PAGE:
(Pleural Fluid Aspiration; Pleural Tap)
DefinitionA pleural effusion is a build-up of fluid in the space between the lungs and the chest wall. This space is called the pleural space. Thoracentesis is a procedure to remove fluid from this area. There are two types of thoracentesis:
- Therapeutic thoracentesis—to relieve the symptoms of fluid accumulation
- Diagnostic thoracentesis—to test for the cause of the fluid build-up
Reasons for ProcedureThere is always a small amount of fluid in the pleural space. The fluid helps to lubricate the area. When too much fluid builds up in this space, it can make it difficult to breathe.Your doctor may want to test some of the fluid after removing it. The build-up of fluid can be a symptom of diseases or disorders, such as:
- Heart failure
- Lung infections
- Kidney disease
- Pulmonary embolism—a clot that travels to the lung
- Collagen vascular disease like sarcoidosis or lupus
- Liver disease
- Asbestos exposure
Possible ComplicationsProblems from the procedure are rare, but all procedures have some risk. Your doctor will review potential problems, like:
- Collapsed lung
- Fluid building up again
- Damage to the lung, liver or spleen
- A history of lung surgery
- A long-term, irreversible lung disease, such as emphysema or poorly controlled asthma
- Anything affecting normal blood clotting
What to Expect
Prior to ProcedureYour doctor may order:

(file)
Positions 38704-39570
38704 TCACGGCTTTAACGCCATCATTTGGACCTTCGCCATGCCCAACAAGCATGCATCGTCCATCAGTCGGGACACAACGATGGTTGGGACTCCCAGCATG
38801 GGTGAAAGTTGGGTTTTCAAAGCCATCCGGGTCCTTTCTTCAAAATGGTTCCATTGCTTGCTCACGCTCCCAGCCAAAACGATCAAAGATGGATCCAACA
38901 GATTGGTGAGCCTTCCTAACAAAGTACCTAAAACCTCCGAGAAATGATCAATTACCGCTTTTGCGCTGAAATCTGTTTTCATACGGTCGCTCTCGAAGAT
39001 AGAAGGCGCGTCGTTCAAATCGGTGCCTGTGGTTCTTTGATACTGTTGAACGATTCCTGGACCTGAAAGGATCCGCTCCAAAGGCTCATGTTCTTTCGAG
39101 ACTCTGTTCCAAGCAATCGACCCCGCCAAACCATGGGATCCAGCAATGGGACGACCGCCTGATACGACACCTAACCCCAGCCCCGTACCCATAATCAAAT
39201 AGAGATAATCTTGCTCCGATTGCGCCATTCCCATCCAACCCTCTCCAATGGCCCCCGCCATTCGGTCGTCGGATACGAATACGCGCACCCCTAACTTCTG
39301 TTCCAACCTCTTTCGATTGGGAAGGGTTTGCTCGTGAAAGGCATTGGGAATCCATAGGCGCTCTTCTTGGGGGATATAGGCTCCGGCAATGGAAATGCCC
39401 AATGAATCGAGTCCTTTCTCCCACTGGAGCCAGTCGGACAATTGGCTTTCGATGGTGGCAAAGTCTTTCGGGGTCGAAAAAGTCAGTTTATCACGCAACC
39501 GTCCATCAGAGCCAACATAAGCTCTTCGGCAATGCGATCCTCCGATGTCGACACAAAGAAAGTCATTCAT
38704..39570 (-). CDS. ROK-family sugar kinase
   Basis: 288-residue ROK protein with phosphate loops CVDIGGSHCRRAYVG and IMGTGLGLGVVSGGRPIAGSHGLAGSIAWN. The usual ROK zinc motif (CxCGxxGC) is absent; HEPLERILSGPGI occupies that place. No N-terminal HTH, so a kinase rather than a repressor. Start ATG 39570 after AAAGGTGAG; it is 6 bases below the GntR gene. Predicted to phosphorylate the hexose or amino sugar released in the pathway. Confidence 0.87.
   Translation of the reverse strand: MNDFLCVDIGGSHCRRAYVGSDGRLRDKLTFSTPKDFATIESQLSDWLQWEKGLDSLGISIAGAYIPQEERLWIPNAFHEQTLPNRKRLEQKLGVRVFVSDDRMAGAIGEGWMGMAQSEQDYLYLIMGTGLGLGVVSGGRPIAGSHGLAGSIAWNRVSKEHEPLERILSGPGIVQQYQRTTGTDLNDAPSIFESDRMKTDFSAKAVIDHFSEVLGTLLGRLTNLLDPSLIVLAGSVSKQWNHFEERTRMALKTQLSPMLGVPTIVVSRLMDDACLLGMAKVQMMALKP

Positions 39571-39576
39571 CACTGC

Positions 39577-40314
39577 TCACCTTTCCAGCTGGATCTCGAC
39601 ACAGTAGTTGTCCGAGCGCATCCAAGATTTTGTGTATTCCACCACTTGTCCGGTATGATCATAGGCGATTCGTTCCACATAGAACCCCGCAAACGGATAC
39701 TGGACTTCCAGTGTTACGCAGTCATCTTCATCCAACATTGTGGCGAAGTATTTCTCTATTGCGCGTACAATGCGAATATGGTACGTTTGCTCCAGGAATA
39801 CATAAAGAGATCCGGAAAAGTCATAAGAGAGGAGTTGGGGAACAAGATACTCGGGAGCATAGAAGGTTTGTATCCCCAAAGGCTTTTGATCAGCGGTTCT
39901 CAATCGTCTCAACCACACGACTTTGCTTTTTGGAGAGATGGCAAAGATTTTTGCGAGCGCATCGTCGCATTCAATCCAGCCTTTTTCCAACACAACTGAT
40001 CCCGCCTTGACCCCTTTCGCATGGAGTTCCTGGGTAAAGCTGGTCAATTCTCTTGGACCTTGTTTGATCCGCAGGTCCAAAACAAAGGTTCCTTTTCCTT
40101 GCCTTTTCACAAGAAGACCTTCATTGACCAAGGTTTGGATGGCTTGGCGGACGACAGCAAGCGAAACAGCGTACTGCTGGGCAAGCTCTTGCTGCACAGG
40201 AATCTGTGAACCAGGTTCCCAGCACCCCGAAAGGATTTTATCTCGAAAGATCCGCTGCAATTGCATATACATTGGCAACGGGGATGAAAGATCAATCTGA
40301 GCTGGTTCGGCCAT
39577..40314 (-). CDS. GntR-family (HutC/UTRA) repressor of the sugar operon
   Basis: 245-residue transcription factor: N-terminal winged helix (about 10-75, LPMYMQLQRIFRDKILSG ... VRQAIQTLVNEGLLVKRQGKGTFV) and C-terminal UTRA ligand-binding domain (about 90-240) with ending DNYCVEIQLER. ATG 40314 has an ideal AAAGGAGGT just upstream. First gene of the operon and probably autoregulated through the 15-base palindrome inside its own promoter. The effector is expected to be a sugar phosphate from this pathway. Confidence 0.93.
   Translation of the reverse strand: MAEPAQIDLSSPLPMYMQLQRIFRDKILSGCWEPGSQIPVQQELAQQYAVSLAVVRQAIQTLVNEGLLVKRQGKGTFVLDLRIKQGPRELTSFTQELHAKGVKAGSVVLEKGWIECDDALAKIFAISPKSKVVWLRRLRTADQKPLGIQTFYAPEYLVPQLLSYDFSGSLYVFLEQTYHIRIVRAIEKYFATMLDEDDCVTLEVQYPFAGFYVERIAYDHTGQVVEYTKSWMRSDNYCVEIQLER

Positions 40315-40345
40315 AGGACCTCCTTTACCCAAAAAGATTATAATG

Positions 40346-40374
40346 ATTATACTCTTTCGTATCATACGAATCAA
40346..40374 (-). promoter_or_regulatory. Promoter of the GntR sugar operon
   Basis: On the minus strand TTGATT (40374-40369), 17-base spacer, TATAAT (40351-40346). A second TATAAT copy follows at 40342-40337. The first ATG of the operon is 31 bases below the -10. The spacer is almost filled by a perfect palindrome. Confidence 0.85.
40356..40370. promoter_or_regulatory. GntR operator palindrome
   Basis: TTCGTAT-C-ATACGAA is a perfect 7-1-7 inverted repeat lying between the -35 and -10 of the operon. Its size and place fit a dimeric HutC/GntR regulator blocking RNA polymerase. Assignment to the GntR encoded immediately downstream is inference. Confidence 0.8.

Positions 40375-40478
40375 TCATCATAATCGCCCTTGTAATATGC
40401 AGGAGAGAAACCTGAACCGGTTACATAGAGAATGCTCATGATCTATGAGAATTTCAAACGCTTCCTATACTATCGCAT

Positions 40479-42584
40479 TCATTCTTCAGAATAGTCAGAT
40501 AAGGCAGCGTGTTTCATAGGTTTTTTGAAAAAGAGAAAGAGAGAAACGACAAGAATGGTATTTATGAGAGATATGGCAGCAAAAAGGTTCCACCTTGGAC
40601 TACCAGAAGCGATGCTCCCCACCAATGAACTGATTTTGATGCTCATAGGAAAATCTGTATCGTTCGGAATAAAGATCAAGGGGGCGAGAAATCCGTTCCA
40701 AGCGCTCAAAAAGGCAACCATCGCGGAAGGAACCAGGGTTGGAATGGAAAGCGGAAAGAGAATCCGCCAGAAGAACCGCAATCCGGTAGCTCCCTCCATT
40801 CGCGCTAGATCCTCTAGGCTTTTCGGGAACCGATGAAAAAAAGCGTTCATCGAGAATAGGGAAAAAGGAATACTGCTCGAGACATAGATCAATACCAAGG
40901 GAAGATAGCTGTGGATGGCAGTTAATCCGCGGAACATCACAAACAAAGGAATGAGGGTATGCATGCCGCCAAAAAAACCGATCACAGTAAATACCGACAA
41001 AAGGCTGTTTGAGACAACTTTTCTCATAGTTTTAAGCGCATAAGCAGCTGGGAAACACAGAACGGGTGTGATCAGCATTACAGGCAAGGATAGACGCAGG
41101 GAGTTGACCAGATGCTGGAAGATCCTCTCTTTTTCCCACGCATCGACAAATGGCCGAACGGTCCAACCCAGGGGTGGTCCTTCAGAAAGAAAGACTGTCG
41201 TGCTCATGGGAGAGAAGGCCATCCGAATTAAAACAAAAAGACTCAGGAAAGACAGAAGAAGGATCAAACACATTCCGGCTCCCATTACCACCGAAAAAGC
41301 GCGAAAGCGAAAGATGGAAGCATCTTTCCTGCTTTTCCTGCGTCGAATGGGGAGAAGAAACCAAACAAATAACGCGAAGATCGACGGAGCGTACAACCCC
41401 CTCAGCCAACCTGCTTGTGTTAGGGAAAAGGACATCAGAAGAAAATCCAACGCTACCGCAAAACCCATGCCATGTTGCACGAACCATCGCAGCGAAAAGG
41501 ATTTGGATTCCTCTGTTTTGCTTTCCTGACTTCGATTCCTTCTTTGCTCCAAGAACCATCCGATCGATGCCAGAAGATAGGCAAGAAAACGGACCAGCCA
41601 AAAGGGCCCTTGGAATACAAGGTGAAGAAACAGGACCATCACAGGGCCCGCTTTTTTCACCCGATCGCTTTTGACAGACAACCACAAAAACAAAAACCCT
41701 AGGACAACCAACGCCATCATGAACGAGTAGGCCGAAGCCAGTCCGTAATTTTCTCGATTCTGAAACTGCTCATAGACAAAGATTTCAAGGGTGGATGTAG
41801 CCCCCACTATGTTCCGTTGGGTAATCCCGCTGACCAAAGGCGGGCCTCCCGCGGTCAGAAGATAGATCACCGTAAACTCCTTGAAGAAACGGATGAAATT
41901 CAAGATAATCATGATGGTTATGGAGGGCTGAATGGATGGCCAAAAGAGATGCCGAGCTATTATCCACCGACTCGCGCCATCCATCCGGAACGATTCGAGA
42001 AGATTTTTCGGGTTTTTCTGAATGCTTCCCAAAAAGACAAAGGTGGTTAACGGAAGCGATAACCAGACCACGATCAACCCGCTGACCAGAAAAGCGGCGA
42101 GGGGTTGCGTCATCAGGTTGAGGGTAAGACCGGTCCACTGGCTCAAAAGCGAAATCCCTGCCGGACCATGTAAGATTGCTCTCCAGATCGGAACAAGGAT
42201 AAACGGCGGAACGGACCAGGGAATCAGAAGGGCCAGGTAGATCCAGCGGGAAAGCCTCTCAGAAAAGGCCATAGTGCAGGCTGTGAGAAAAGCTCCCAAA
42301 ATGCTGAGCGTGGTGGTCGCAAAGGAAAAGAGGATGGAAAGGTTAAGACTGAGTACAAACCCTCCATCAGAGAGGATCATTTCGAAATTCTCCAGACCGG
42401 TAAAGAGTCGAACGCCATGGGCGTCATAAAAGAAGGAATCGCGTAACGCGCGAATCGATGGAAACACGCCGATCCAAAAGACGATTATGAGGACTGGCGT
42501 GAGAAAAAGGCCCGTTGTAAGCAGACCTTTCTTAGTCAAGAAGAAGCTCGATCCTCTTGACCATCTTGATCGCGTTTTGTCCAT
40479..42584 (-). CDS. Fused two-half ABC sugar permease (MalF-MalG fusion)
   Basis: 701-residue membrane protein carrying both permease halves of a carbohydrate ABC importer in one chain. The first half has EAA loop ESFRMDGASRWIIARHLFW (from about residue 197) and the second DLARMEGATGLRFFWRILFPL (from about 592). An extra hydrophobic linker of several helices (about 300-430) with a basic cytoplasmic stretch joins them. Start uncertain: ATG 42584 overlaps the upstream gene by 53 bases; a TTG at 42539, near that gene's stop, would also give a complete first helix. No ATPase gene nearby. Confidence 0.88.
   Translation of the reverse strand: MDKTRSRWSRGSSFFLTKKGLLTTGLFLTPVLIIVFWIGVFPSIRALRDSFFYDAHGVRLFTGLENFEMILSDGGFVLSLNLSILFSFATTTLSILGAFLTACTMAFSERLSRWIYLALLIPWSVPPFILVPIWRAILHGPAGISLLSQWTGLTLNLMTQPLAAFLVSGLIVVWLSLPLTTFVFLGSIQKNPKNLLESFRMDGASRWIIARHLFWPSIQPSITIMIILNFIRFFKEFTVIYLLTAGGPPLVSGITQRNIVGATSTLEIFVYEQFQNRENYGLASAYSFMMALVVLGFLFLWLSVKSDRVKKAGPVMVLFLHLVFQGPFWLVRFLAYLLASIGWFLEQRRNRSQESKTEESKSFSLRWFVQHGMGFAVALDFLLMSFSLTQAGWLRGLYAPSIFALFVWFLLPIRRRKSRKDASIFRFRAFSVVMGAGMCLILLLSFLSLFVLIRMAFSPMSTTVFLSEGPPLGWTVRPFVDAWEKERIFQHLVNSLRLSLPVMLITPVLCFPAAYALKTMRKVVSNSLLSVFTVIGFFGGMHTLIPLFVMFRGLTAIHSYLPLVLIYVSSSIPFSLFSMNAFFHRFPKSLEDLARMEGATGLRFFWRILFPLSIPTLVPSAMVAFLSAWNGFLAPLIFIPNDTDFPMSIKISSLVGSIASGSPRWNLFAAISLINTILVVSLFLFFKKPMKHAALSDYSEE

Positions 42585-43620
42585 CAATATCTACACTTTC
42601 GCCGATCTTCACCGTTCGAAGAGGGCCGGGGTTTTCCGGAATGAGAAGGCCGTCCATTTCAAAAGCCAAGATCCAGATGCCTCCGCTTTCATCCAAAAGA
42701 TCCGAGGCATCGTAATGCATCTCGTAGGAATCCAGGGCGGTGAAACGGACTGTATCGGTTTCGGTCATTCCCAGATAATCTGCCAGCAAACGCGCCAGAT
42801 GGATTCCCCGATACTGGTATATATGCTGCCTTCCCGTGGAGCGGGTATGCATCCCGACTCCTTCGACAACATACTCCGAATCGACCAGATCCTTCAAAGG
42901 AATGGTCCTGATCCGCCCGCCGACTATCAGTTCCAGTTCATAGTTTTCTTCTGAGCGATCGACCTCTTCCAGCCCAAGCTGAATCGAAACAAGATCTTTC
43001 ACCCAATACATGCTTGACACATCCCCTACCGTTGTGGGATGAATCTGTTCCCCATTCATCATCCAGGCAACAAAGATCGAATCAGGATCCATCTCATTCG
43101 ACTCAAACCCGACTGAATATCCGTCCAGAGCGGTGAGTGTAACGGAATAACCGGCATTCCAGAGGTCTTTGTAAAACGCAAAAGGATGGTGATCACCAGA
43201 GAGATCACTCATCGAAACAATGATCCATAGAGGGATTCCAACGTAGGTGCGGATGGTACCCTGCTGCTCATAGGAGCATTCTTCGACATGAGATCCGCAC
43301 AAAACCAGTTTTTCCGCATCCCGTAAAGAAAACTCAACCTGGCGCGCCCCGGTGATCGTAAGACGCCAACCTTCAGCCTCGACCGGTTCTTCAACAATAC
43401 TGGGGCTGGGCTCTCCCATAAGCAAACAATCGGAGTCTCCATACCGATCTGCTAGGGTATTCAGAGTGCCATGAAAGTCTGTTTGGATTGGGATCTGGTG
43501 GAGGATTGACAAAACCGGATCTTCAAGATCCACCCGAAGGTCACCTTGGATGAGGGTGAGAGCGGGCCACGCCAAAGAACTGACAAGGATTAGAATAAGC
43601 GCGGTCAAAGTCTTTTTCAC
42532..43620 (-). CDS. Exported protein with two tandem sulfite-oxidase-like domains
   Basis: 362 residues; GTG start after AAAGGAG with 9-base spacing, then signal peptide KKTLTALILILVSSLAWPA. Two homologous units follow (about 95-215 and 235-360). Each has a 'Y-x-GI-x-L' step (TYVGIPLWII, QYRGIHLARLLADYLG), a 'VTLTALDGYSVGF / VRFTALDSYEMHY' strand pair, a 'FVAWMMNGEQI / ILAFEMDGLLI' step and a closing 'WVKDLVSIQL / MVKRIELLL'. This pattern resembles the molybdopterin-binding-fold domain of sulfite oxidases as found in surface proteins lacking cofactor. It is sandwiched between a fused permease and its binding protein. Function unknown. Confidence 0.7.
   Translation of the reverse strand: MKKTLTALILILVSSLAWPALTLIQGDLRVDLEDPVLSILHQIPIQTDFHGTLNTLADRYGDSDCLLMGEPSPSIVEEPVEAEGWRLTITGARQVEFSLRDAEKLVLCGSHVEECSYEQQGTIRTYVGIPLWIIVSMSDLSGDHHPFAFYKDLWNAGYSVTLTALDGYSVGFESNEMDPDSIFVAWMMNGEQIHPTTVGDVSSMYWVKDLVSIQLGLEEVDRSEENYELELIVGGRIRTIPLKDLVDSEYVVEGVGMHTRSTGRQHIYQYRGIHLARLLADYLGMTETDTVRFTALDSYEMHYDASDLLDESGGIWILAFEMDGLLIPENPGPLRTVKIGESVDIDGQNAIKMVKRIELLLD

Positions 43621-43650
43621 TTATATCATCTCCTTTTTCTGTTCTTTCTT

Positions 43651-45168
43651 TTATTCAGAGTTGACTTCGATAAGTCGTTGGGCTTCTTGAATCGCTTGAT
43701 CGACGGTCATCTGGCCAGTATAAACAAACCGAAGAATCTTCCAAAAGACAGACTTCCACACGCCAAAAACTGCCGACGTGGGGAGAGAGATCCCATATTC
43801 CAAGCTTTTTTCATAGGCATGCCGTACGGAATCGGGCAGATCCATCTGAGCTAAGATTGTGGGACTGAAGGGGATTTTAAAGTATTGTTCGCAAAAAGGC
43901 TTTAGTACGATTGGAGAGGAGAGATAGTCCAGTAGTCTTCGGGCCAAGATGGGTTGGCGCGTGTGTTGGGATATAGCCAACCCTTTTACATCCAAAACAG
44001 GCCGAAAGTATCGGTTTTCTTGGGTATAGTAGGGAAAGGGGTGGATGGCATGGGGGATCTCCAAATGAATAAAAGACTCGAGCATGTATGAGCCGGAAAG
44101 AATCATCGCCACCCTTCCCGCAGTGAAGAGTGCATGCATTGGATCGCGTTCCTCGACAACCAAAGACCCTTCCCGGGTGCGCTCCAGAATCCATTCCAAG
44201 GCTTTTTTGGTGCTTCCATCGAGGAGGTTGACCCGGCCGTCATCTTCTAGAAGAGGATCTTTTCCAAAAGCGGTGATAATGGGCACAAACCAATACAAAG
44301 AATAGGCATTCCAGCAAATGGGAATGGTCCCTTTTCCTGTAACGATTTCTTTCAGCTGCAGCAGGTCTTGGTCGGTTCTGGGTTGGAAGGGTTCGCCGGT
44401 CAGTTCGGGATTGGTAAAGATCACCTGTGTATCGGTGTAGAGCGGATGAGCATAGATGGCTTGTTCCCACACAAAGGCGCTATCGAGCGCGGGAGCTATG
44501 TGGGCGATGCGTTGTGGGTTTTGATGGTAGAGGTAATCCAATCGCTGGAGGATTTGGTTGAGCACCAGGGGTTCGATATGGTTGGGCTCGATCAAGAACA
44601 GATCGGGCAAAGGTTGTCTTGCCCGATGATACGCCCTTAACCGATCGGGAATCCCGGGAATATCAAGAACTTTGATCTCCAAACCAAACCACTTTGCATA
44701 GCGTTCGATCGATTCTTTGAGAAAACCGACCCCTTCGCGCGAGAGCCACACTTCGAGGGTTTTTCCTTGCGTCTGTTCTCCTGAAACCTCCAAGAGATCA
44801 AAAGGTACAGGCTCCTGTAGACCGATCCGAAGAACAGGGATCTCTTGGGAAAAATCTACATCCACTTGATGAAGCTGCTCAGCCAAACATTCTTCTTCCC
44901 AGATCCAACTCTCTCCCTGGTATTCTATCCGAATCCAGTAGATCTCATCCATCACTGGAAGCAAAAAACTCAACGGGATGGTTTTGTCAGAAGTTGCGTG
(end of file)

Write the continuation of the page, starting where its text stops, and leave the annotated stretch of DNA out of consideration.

AnesthesiaA local anesthetic will be used. It will numb the area where the needle will be inserted.
Description of the ProcedureYou may be asked to sit upright on the edge of a bed or chair. Your arms will be resting on a nearby table. If your procedure involves a CT scan, you may be asked to lie on a table. Try to avoid coughing, breathing deeply, or moving during the procedure.A small patch of skin on your back, chest, or under your armpit will be sterilized. Anesthesia will be applied to this patch. It will help numb the area.The doctor may use ultrasound or CT scan images to guide the needle and monitor the fluid. A needle or thin plastic catheter will be inserted between your ribs. The needle or catheter is then passed into the pleural space. Some or all of the fluid will be drawn into the syringe.
|Placement of Thoracentesis Needle|
|© 2011 Nucleus Medical Media, Inc.|
How Long Will It Take?About 15 minutes
Will It Hurt?You may feel slight pain or a stinging when the needle is first inserted. As the fluid is being extracted, you may feel a sense of pulling. Tell your healthcare team if you feel extreme pain, any shortness of breath, or faint.
Post-procedure CareAt the Care CenterIf the thoracentesis is being done for diagnostic reasons, the fluid will be sent to a lab for testing. Often, another chest x-ray will be done to ensure that the fluid has been removed and that there is no sign of a collapsed lung.The doctor may begin treatment for the cause of the fluid build-up.At Home Keep the area of skin where the needle was inserted clean and dry to avoid infection. You may have your activity restricted during your recovery.If a diagnostic thoracentesis was done, ask your doctor when to expect the results.
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